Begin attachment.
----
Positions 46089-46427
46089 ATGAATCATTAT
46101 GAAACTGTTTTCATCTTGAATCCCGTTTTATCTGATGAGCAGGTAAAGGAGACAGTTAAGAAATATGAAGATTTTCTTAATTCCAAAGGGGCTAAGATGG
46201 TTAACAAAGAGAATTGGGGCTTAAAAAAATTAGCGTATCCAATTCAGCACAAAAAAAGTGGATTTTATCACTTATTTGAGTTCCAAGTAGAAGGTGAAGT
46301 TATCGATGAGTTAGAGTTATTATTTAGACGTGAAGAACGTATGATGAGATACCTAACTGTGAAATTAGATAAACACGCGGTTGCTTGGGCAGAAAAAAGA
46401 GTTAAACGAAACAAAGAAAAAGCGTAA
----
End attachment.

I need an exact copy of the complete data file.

Positions 46089-46427
46089 ATGAATCATTAT
46101 GAAACTGTTTTCATCTTGAATCCCGTTTTATCTGATGAGCAGGTAAAGGAGACAGTTAAGAAATATGAAGATTTTCTTAATTCCAAAGGGGCTAAGATGG
46201 TTAACAAAGAGAATTGGGGCTTAAAAAAATTAGCGTATCCAATTCAGCACAAAAAAAGTGGATTTTATCACTTATTTGAGTTCCAAGTAGAAGGTGAAGT
46301 TATCGATGAGTTAGAGTTATTATTTAGACGTGAAGAACGTATGATGAGATACCTAACTGTGAAATTAGATAAACACGCGGTTGCTTGGGCAGAAAAAAGA
46401 GTTAAACGAAACAAAGAAAAAGCGTAA